The other concept I picked up was subtlety. In applying subtlety to throwing you’re affecting kuzushi in such a small manner that your training partner/opponent hasn’t realized they’re off balance. Large balance-breaking movements instinctively cause people to step, move or drop their weight and adjust to compensate. Someone performing a throw will often use speed to make up the difference and prevent someone from adapting. By only subtly breaking the balance, doing so in a way that keeps uke from realizing their balance is broken, you both minimize the energy required to perform the throw, and make it more difficult for your opponent to counter.

This can mean moving your partner’s balance onto the back right part of their heel in the example of Ko uchi gari (minor inner reaping). Obviously this is a very fine movement and applying this concept across throws takes some careful thought and likely a life time of practice, but I hope in another decade or so to have a good working knowledge of it.

Are there any concepts you’ve picked up at seminars or courses that have profoundly affected the way you look at Jiu-jitsu, or helped solve problems you’ve faced while training? Do you have any questions about these particular concepts? Please leave your questions and comments below.

Comments (2)

2 thoughts on “Connection & Subtlety for Improving Effectiveness of Throws

  1. At the summer camp, I learned a lot as well. I think the most important concepts I took away from the training was practicing realistic attacks and developing good muscle memory. If you’re not aiming to take off partner’s head (with control :P), then he or she is not learning to block real attacks. It’s really easy when training to fall into a routine of left/right straight punches, but if you get attacked on the street, your attacker would throw all kinds of punches at you.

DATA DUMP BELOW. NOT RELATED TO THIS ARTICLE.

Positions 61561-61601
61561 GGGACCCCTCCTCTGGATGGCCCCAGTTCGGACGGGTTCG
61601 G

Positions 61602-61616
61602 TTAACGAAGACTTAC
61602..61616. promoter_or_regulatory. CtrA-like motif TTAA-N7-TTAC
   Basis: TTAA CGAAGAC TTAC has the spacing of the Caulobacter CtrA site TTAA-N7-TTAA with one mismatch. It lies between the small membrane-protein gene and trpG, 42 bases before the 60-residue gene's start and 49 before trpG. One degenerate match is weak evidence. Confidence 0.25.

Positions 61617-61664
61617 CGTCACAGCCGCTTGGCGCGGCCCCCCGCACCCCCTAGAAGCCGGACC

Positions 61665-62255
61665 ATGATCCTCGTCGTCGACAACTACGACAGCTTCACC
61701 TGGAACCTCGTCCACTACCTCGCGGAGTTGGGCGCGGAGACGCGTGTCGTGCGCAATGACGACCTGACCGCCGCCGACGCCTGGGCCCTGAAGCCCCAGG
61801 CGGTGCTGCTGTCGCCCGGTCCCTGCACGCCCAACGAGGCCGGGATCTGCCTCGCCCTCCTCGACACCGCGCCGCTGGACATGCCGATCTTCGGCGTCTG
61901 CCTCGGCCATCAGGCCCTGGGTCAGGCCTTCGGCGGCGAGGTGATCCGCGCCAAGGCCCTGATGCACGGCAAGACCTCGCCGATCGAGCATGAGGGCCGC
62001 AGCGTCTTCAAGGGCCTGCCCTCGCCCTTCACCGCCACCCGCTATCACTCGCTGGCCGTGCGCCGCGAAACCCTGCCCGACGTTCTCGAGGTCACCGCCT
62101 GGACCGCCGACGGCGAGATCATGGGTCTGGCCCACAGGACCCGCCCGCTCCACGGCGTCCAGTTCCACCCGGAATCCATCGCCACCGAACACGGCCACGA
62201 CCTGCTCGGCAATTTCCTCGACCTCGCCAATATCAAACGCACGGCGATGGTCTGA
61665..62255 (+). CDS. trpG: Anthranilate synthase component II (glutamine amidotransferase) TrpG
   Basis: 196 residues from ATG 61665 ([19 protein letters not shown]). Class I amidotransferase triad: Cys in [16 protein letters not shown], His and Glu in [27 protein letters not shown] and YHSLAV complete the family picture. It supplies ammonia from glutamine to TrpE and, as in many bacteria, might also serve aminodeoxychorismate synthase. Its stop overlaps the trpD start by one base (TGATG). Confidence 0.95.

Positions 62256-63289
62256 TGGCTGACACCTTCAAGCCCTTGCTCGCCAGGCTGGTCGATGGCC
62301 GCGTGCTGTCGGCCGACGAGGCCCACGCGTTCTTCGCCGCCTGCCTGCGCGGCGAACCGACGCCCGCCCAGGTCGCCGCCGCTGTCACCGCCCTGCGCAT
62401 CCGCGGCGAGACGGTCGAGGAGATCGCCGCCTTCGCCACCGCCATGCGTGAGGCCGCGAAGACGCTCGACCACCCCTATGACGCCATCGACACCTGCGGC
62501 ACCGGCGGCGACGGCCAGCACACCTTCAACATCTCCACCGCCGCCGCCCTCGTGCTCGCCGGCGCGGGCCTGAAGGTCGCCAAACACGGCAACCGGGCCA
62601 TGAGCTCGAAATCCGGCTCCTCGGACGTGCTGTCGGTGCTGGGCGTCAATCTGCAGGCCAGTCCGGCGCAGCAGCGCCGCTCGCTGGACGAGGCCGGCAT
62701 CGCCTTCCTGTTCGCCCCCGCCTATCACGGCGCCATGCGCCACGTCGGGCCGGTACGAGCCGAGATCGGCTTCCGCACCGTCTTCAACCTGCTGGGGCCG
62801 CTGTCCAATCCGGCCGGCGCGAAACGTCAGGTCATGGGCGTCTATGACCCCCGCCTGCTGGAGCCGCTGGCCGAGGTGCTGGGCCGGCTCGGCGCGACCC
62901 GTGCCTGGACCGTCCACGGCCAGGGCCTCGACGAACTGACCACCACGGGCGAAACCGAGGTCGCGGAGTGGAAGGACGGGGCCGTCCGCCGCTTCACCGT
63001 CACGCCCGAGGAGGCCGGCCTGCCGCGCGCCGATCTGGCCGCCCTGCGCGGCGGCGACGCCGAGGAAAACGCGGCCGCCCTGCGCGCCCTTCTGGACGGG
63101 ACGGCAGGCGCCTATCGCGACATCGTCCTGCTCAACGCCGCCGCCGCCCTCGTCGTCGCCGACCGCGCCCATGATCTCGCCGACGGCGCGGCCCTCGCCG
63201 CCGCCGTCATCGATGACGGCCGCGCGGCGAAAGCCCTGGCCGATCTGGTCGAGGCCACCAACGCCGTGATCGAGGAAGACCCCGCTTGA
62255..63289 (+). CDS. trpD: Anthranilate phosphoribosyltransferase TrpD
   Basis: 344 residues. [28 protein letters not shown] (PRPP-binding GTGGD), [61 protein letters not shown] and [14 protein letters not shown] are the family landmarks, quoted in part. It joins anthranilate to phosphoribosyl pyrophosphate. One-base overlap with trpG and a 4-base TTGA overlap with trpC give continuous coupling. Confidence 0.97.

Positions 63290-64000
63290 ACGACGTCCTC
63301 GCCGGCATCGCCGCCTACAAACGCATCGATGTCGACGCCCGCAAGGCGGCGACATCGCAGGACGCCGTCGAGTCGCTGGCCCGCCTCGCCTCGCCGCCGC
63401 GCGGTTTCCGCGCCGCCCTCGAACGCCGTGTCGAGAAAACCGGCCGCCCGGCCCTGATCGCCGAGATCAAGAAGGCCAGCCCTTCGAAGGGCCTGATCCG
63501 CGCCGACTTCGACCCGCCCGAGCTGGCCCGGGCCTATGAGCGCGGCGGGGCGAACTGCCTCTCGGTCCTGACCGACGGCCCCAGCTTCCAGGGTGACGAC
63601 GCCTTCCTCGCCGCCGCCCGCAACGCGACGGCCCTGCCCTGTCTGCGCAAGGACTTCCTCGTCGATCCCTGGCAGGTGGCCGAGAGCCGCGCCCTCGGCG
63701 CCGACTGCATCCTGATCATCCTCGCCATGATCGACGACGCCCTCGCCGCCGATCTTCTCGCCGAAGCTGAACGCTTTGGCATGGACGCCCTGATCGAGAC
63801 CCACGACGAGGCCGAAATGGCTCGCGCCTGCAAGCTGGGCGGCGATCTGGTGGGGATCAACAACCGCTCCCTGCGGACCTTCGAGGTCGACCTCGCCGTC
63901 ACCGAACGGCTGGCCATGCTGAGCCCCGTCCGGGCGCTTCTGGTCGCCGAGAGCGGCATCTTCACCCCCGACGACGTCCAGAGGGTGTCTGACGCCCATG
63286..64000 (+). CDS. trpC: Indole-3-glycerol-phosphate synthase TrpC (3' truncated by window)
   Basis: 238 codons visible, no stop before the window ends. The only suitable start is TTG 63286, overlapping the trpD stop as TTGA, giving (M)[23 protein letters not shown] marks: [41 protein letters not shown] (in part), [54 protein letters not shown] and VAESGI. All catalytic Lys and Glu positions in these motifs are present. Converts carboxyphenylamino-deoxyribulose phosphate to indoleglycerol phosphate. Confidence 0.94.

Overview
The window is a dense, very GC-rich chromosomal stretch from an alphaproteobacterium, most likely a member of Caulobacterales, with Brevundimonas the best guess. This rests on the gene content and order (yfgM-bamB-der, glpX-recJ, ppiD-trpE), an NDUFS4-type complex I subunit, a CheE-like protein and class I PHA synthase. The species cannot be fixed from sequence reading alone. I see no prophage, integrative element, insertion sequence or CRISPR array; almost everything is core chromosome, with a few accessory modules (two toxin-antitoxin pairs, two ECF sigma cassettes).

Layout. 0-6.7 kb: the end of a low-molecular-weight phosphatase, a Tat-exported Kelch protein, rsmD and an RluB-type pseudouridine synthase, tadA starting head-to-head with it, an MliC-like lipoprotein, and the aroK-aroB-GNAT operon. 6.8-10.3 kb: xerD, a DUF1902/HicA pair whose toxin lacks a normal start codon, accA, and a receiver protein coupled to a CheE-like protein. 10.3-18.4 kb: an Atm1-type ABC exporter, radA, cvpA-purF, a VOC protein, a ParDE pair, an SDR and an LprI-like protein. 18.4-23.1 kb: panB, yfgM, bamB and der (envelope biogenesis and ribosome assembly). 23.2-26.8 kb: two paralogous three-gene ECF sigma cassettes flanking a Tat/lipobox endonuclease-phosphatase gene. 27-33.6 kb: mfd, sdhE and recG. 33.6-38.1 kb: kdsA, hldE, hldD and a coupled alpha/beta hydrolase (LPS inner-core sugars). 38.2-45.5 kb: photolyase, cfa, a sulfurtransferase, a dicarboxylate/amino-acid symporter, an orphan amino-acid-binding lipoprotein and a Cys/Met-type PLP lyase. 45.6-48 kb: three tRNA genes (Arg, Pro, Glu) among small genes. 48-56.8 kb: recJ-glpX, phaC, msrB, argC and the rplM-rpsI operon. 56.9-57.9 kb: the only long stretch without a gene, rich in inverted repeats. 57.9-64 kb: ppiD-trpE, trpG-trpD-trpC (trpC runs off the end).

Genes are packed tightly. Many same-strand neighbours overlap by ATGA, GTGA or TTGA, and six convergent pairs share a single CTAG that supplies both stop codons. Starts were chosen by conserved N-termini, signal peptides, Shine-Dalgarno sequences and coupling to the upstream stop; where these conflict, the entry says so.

This also falls into developing muscle memory. You’re expecting a left, followed by a right punch so you start reacting before your partner punches. It’s extremely important to develop good muscle memory by using realistic, on-target attacks. In Shorinji Kan, we don’t wear cups and can’t always follow through with our strikes. So when working with partners in a different style who did wear cups, I found it very awkward to strike at first.

    The thing that really hit home with these concepts was doing knife defense with a purple belt. He pointed out that I kept handing back to the knife to him and told me to stop because in a real situation, I’d do the exact same thing. Even with that warning in mind, I still went to hand him the knife after disarming him, because of my “bad” muscle memory. In a real fight, I would do the exact same thing for my attacker. So good habits early: use realistic attacks and develop good muscle memory.

    1. A great point Lindsay. There are actually documented cases of police officers doing disarms and then handing the weapons back. It’s for that reason when we train any weapon disarming we teach either throwing the weapon away, dropping it, or if you’re going to hand it back, stopping and saying, “I give you this weapon for the purposes of training.” It helps add a mental block which prevents building the handing the weapon back into your muscle memory.

      I learned a number of other concepts, it was probably one of the best events I’ve ever attend for conceptual learning. I just decided to cover the throwing items here. Need material for future blog posts you know.